By Emily Hayes, LabPulse.com editor in chief

October 16, 2019 -- The level of the amino acid desmosine in the blood is a good biomarker for potentially deadly abdominal aortic aneurysms and complements measurements of aneurysm size from imaging studies, U.K. researchers reported online October 9 in the Journal of the American Heart Association.

Abdominal aortic aneurysms are at risk of rupturing, which can be fatal. Desmosine has the potential to be a biomarker of rupture, as the amino acid is released into blood and urine through the breakdown of elastin in the aortic vessel wall.

Currently, risk is typically assessed by monitoring the diameter of the aneurysm. However, a high level of plasma desmosine (pDES) correlated with aneurysm diameter size and events in an analysis of data from two prospective studies: Magnetic Resonance Imaging for Abdominal Aortic Aneurysms to Predict Rupture or Surgery (MARS) and the United Kingdom Aneurysm Growth Study (UKAGS).

Desmosine added information beyond what was available from size, Dr. Anna Maria Choy, a senior clinical lecturer and honorary consultant cardiologist at the University of Dundee in Scotland, and colleagues reported in JAHA.

"Plasma desmosine may have potential as an additional marker for assessing the risk of rupture in patients with abdominal aortic aneurysms," they concluded.

Shadowy risk of rupture

Choy and colleagues noted that 1% to 2% of men have an abdominal aortic aneurysm by the time they reach the age of 65, and rupture is often fatal. If their aneurysm diameter is larger than 5.5 cm, patients may be monitored with surgical intervention, with good outcomes. But people with smaller aneurysms -- notably women -- are also at risk of aneurysm rupture, and there is a need for better risk management, the authors noted.

The study involved 507 patients, mostly older men, with abdominal aortic aneurysms and 162 control participants from MARS and UKAGS, both of which were observational studies. The researchers looked at what value desmosine added, on top of diameter size as measured with ultrasound.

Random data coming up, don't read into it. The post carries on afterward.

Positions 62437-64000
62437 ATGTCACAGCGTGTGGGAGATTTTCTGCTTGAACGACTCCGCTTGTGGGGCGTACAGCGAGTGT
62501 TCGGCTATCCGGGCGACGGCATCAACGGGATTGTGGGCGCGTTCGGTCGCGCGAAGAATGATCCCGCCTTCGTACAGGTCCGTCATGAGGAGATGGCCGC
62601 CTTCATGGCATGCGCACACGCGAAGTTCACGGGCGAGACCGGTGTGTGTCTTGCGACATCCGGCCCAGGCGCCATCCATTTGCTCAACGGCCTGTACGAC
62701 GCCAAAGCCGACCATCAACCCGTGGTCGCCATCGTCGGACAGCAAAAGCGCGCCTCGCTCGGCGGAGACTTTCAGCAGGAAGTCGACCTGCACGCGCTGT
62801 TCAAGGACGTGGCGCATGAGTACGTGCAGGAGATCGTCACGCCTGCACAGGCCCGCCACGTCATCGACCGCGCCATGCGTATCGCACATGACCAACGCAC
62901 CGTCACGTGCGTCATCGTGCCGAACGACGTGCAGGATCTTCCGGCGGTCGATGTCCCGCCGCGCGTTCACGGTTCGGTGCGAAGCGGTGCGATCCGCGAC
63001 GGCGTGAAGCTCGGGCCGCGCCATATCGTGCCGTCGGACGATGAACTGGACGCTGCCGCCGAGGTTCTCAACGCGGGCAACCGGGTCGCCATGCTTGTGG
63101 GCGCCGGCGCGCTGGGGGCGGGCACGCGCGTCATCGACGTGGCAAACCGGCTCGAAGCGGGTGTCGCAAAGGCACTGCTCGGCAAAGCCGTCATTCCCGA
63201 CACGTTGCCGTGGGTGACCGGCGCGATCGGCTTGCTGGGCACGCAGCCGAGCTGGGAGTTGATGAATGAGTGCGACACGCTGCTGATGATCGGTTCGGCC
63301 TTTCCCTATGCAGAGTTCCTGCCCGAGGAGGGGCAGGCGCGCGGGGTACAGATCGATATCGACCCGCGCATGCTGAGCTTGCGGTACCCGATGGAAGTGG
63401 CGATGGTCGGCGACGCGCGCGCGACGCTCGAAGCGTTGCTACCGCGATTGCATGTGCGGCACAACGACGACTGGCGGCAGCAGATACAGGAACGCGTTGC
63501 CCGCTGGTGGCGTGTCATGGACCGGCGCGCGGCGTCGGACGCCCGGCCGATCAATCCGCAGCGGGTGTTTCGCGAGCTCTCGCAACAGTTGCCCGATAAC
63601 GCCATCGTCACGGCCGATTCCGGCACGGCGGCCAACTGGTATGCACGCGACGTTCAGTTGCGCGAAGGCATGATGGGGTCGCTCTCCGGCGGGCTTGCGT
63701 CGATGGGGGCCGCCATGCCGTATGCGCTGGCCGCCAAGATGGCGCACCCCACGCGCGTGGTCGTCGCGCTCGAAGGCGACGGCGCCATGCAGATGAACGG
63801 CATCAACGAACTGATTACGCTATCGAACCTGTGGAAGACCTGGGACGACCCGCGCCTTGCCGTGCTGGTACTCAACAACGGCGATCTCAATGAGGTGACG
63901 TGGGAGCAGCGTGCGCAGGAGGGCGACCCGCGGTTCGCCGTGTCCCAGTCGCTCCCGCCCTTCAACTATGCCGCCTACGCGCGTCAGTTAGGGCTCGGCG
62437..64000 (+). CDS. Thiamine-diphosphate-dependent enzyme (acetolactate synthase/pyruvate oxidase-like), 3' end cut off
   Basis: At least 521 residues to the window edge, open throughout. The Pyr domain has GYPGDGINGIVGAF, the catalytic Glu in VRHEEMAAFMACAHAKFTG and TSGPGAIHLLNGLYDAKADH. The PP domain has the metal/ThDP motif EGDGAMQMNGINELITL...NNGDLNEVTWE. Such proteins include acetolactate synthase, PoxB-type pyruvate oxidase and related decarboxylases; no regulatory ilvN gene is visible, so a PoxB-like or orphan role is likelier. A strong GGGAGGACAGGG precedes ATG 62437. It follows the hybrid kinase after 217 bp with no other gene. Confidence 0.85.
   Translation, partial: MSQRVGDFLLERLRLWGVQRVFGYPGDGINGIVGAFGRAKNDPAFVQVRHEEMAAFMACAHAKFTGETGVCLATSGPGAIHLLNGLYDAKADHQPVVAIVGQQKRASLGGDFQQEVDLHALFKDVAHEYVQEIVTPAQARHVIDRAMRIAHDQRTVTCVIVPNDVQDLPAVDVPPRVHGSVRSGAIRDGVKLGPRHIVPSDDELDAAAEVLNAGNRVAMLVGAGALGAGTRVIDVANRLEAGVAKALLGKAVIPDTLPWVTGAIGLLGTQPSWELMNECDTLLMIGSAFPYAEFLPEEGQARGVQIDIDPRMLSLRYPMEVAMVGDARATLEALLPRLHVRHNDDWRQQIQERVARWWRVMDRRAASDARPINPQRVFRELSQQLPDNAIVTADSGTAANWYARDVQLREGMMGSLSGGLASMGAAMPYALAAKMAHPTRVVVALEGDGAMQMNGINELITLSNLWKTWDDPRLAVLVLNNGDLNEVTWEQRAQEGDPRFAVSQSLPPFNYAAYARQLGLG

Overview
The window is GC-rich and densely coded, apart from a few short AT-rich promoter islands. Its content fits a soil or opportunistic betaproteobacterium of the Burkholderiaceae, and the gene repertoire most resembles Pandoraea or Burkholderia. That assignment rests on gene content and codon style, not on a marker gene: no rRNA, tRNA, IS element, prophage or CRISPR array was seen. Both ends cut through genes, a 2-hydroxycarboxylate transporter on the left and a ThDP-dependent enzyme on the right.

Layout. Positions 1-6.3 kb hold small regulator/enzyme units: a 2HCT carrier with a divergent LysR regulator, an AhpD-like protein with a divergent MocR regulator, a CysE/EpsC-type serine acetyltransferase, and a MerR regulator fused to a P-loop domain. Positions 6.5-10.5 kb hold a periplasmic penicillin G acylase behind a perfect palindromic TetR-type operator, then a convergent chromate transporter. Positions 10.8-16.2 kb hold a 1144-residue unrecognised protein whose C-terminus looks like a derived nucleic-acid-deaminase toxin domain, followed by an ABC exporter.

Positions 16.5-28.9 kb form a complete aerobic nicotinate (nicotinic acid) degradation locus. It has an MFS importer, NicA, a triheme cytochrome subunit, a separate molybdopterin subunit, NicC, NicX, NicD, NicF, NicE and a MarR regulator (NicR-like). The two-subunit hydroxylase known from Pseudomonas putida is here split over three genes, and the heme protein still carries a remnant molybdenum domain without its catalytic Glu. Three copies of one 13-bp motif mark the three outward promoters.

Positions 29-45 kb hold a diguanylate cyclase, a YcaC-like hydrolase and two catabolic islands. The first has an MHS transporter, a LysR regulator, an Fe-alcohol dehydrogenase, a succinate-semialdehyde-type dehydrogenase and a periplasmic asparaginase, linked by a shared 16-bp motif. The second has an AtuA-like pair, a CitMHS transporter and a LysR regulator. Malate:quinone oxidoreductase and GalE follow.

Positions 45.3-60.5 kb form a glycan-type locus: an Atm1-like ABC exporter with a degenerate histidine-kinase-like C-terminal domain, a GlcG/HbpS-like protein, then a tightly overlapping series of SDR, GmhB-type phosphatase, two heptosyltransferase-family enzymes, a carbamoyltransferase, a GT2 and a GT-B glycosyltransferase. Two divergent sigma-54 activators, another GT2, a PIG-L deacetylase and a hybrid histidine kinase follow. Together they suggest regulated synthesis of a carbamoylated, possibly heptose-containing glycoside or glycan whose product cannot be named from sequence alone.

"Although assessment of [abdominal aortic aneurysm] diameter using ultrasound does have limitations on intraobserver and interobserver variability, it is the main method used in clinical practice," they acknowledged.

Choy and colleagues wrote that there has been "intense interest" in whether biomarkers could be used to monitor size and predict rupture.

"Biomarkers, especially those related to pathophysiological processes of inflammation and aortic wall degradation, are attractive potential candidates," they wrote. "However, no biomarker has yet been shown to provide enough additional prognostic value to [abdominal aortic aneurysm] diameter to enter into routine clinical use."

Participants in MARS were drawn from Scottish centers; all individuals had an aneurysm diameter of at least 40 mm. UKAGS, which is still ongoing, is a study of patients in England and Wales with small aneurysms -- less than 55 mm in diameter.

For all patients studied, the mean plasma desmosine level was 0.46 ± 0.22 ng/mL. Desmosine was higher in those with aneurysms than in the controls, a statistically significant finding, and strongly correlated with aortic diameter, the researchers noted. Another significant finding was that high levels of desmosine were associated with twice the risk for abdominal aortic aneurysm events, after adjusting for aneurysm diameter.

Correlation with diameter and events was strongest for desmosine out of all blood biomarkers tested, including, for example, the inflammation marker interleukin-6 (IL-6). Desmosine offered improved risk stratification beyond what was possible with diameter alone, the authors concluded. Furthermore, they suggested 0.56 ng/mL as the threshold for predicting abdominal aortic aneurysm events.

An advantage of plasma desmosine is that it is not associated with lung dysfunction; rather, it is a more specific marker for vascular disease, according to the investigators.

"In our study, pDES was associated with aortic diameter independent of [chronic obstructive pulmonary disease] and smoking status," they wrote.

Choy and colleagues believe there could be a role for desmosine as a biomarker in patients with small aneurysms -- that is, with a diameter of 30 mm to 55 mm -- who are at some risk for rupture but not enough to call for surgical treatment.

The finding that plasma desmosine was associated with events independent of aortic diameter suggests it may be useful as an additional risk marker, "particularly given the improvements in net reclassification improvement and integrated discrimination improvement," the group wrote.

"The independent prognostic value of pDES suggests that it may be providing an additional pathophysiological insight beyond [abdominal aortic aneurysm] diameter," the researchers added.


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